I have identified myself as a feminist for less than a year. I didn’t take on that identifier until halfway through my first term in college (approximately October 2007). But somehow, it has become my defining characteristic to many people who know me.
A friend at college introduced me to his girlfriend as Amelia, saying that I was a feminist and that I blogged.
A friend from high school, who goes to a different college, used to debate me about politics on an almost daily basis. We had near-shouting matches about everything from universal health care to the War in Iraq. Now he has started his own blog and likes to focus on his confusion over the feminist movement and putting anti-feminist spins on as much news as he can find, and his interest in feminism didn’t begin until I told him I was a feminist.
And my mom. Yes, my mom. The strong, independent woman who raised me with everything I needed to become a feminist. She constantly makes remarks like, “I know you won’t like this, but I want my husband to fix the car.” “I know you won’t like this, but I want my husband to lift this for me.” It’s like the fact that I call myself a feminist makes her self-conscious of all these things she does, so she has to make excuses for doing things that are “un-feminist.”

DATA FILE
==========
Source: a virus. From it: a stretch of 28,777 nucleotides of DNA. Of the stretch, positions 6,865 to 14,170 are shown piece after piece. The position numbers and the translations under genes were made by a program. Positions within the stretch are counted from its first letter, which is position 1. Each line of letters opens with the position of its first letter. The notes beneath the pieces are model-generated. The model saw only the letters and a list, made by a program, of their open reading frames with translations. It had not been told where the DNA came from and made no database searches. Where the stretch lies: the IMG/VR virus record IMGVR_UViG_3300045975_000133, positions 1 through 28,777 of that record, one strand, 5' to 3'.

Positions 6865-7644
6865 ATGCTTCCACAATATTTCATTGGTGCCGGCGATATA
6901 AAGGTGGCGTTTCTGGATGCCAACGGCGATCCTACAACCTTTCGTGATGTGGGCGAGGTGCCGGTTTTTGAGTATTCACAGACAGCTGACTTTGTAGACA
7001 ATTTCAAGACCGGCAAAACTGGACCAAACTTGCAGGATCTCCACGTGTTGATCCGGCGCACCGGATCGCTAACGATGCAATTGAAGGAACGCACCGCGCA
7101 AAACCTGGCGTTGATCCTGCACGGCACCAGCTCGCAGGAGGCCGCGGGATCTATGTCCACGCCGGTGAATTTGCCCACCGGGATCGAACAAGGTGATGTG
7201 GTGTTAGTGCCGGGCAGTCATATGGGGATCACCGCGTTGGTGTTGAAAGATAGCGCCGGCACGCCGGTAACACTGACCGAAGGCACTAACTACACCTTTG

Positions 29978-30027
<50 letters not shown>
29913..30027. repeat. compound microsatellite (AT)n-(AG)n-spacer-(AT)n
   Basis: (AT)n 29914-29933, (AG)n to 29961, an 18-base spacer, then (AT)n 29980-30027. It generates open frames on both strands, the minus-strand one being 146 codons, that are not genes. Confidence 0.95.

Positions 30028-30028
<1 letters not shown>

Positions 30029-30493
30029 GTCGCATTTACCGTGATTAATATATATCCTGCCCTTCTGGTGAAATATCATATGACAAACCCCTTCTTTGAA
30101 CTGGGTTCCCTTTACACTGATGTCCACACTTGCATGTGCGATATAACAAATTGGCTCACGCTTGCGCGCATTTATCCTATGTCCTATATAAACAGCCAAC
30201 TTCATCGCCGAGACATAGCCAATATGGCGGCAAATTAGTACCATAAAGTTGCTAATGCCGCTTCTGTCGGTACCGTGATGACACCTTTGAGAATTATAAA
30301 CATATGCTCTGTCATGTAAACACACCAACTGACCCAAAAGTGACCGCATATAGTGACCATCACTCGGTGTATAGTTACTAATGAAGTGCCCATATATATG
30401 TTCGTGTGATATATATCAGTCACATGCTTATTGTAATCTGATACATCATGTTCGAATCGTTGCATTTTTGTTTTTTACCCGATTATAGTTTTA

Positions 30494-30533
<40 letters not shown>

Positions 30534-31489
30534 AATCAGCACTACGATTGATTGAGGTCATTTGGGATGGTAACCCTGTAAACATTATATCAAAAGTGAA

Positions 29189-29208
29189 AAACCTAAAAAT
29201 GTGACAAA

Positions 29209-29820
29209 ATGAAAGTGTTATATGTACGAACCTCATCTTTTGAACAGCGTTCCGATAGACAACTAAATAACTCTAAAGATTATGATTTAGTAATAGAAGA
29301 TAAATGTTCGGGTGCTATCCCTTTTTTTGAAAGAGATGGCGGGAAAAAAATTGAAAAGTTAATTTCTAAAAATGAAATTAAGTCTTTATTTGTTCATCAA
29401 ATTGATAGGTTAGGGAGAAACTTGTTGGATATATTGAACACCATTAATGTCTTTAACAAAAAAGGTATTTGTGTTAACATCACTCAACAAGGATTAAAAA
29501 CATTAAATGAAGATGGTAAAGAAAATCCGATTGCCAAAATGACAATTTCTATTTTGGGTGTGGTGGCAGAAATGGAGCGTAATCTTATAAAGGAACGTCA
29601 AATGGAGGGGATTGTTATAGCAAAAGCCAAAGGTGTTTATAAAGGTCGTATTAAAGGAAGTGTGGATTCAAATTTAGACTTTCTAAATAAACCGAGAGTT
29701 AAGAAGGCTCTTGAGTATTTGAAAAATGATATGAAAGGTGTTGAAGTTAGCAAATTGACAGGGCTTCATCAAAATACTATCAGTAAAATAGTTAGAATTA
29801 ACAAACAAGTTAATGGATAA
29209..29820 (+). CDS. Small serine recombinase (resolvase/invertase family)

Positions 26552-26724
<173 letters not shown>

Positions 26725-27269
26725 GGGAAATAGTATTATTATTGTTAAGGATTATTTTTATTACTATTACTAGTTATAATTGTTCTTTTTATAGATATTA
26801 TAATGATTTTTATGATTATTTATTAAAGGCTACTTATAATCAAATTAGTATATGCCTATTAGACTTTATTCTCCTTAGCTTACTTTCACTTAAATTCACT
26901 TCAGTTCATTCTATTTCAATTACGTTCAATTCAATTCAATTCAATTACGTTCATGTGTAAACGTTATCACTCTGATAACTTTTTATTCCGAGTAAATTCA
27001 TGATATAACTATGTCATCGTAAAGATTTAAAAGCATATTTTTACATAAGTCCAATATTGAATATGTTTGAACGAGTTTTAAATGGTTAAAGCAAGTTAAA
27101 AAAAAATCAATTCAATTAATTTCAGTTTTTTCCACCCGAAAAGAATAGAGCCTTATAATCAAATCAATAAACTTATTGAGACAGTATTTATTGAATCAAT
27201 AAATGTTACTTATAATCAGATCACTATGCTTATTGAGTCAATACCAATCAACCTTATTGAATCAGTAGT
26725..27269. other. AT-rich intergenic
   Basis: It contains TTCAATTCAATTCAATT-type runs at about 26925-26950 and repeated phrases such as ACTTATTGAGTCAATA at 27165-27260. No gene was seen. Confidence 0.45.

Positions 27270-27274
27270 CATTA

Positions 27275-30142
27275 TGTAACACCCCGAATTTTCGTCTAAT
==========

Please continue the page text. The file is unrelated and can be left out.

Why is that?
The only real difference that has come about in myself since I began calling myself a feminist is that, well, I started calling myself a feminist. And I started a blog. Maybe writing for a blog means I am more vocal about my stands on certain issues since this blog has allowed me to be part of feminist dialogues that I would have otherwise missed out on. Does that mean necessarily mean that I want people to look at me and automatically think “she’s a feminist” first? Well…I don’t know.
There is a problem with the word “feminist,” and maybe that is why people latch onto it so easily. Feminist is still a dirty word to so many people, that perhaps when my friends and family found out that I was a feminist, it surprised them. Maybe that surprise is what makes that part of my life stick out so much.
But it is annoying when the feminist part of me seems to overshadow the other parts of me. I will be seeing my very first paid article published in a non-college newspaper shortly. It will be a dream come true for me. But those people who see me as a feminist first, a blogger second, and Amelia third, may miss out on the fact that becoming a paid journalist is a huge part of who Amelia is.
Yes, I am a feminist, and I am proud of it. Being a feminist does affect how I think about the world and how I live my life, but it is not the only reason I am the way I am. It’s too easy to just slap the “feminist” label on me and be done with it. But that is not my sole identity. I am a feminist daughter. A feminist sister. A feminist girlfriend. A feminist liberal. A feminist college student. A feminist journalist. A feminist blogger.
If people are only looking at the first two words of those descriptions, than they really aren’t getting the whole picture. And I think that’s sad, because I like the person I am. Amelia, the feminist blogger, journalist, etc. All of it.